VDRL, HIV screening Syphilis and HIV are infective causes for idiopathic facial palsy VDRL, HIV screening Syphilis and HIV are infective causes for idiopathic facial palsy Shimmer test due to denervation of lacrimal glands, patients are suffering from [medicaljoyworks.com]
- Excessive Tearing
Upon observation, the left upper and lower eyelids were drooping and the left eye had excessive tearing. Motion palpation indicated multiple fixations in the cervical spine. Laboratory studies showed a microcytic anemia. [ncbi.nlm.nih.gov]
They can range from mild to severe and include Twitching Weakness Paralysis Drooping eyelid or corner of mouth Drooling Dry eye or mouth Excessive tearing in the eye Impaired ability to taste Scientists think that a viral infection makes the facial nerve [medlineplus.gov]
This means that symptoms can also include drooling, excessive tearing, dryness of the eye or mouth, and ringing in the ear. [livescience.com]
We speculate that corneal irritation caused by lagophthalmos contributes to the induction of blepharospasm. [ncbi.nlm.nih.gov]
[…] side of face Watering of eye (epiphora) Ocular exposure causes: redness, discomfort, pain, photophobia, reduced vision Signs Unilateral facial weakness including orbicularis oculi incomplete blink leads to corneal drying incomplete closure at night (lagophthalmos [college-optometrists.org]
Also, a Bell’s palsy patient may need eye protection, as patients who are dealing with total facial paralysis sometimes struggle to close their eyes completely (lagophthalmos). [facialparalysisinstitute.com]
Lagophthalmos (pronounced lag-op-thal-mus): This is an inability to close the affected eye, which if prolonged may result in eye dryness and/or corneal ulceration. [facialpalsy.org.uk]
- Eye Pain
Among the symptoms of Bell’s palsy are the following: paralysis or weakness on one side of the face, eye problems like drooping eyes, excessive tearing or dry eyes, pain inside or behind the ear, increased sensitivity to sound, drooling, and loss of taste [businessmirror.com.ph]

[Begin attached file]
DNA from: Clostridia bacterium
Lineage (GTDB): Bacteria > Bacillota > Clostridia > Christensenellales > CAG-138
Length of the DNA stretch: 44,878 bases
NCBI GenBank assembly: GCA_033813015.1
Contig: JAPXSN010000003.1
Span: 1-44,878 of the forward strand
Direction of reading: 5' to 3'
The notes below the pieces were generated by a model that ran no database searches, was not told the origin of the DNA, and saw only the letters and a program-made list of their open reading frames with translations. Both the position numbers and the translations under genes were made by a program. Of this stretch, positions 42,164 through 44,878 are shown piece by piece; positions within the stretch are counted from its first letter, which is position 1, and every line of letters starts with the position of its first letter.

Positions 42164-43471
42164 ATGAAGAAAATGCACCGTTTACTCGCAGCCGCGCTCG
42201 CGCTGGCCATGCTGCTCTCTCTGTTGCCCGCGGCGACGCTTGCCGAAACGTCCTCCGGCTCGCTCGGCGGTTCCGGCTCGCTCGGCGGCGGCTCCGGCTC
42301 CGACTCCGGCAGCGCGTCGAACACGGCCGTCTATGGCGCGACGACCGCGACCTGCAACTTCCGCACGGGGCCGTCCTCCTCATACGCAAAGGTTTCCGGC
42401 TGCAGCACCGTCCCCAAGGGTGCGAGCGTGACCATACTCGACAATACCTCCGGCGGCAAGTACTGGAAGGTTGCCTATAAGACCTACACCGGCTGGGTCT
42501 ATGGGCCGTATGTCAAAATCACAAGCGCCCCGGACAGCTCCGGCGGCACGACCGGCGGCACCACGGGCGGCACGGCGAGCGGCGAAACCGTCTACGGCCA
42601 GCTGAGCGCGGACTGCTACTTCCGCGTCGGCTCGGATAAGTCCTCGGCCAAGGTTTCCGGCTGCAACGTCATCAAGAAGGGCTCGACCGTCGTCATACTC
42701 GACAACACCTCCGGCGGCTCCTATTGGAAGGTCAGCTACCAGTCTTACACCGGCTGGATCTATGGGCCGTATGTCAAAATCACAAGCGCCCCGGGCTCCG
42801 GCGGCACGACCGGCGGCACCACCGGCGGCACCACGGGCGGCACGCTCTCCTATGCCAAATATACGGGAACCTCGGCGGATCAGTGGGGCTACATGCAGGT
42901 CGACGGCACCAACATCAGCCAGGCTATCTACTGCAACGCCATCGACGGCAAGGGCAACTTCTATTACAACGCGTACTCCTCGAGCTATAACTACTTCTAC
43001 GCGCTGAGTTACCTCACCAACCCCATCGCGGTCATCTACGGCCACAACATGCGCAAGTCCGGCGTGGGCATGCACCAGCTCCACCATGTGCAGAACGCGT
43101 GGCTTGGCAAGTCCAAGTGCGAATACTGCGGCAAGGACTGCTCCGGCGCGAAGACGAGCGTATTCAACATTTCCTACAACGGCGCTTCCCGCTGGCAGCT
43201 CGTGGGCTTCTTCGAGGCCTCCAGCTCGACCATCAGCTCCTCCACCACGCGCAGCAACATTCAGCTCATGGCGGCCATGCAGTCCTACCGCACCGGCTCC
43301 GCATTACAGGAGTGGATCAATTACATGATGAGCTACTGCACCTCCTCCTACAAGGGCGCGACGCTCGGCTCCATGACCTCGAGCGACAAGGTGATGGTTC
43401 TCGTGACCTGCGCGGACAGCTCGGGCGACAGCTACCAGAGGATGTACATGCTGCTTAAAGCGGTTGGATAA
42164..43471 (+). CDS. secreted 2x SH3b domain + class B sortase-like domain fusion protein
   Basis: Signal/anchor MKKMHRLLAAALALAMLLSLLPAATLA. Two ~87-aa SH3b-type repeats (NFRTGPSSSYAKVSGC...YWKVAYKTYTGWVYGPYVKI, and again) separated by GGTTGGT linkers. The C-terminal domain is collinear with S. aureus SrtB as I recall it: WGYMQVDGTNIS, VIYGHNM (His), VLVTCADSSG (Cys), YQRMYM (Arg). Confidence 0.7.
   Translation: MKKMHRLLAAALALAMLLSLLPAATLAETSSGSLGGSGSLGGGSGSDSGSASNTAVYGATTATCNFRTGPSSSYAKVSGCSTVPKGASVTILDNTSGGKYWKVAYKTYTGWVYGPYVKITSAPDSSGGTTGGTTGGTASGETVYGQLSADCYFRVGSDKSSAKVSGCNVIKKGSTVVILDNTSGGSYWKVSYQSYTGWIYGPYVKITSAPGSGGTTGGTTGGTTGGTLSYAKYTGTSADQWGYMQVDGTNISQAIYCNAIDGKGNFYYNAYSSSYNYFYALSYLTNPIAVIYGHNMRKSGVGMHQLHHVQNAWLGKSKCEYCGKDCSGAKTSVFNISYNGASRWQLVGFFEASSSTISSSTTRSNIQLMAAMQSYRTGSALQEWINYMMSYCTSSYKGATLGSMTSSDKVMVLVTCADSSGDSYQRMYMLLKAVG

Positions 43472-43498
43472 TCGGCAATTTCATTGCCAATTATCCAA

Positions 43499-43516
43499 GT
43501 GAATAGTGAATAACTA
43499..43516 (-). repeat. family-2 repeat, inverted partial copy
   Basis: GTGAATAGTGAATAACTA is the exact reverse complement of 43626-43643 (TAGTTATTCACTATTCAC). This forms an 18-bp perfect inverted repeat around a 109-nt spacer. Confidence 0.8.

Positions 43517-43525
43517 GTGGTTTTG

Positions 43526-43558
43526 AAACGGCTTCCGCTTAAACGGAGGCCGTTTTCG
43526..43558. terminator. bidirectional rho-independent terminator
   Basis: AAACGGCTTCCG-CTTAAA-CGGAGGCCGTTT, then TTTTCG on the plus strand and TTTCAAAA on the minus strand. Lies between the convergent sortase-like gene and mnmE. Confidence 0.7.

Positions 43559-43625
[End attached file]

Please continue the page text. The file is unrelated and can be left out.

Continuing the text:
Changes in the ability to taste food Distorted facial expression due to weakness or paralysis Drooling Drooping of the eyelid and corner of the mouth Dry eyes or excessive tearing in one eye Pain on the affected side of face behind ear Sensitivity to [foundationforpn.org]
pain, blurred vision and epiphora. [symptoma.com]
Other symptoms may include: Inability to close the eye on the affected side Drooping of the affected side (within a few hours to overnight) Teariness or dryness of the affected eye Pain in or behind the ear on the affected side Sensitivity to sound Drooling [moveforwardpt.com]
Face, Head & Neck
- Facial Pain
On initial presentation in physical therapy the patient had unilateral facial paralysis, ipsilateral regional facial pain and numbness, and a history of a gradual, progressive onset of symptoms. [ncbi.nlm.nih.gov]
We address synkinesis, contractures of facial muscles, related facial pains, excessive tearing and dynamic facial asymmetry. [crystal-touch.nl]
Karen Johnson, deputy CEO of Facial Palsy UK, said that nearly 30 per cent of people with Bell’s palsy don't make a full recovery and are left with facial pain and spasms. [telegraph.co.uk]
- Unilateral Facial Weakness
Bell palsy is largely a diagnosis of exclusion, but certain features in the history and physical examination help distinguish it from facial paralysis due to other conditions: eg, abrupt onset with complete, unilateral facial weakness at 24 to 72 hours [ncbi.nlm.nih.gov]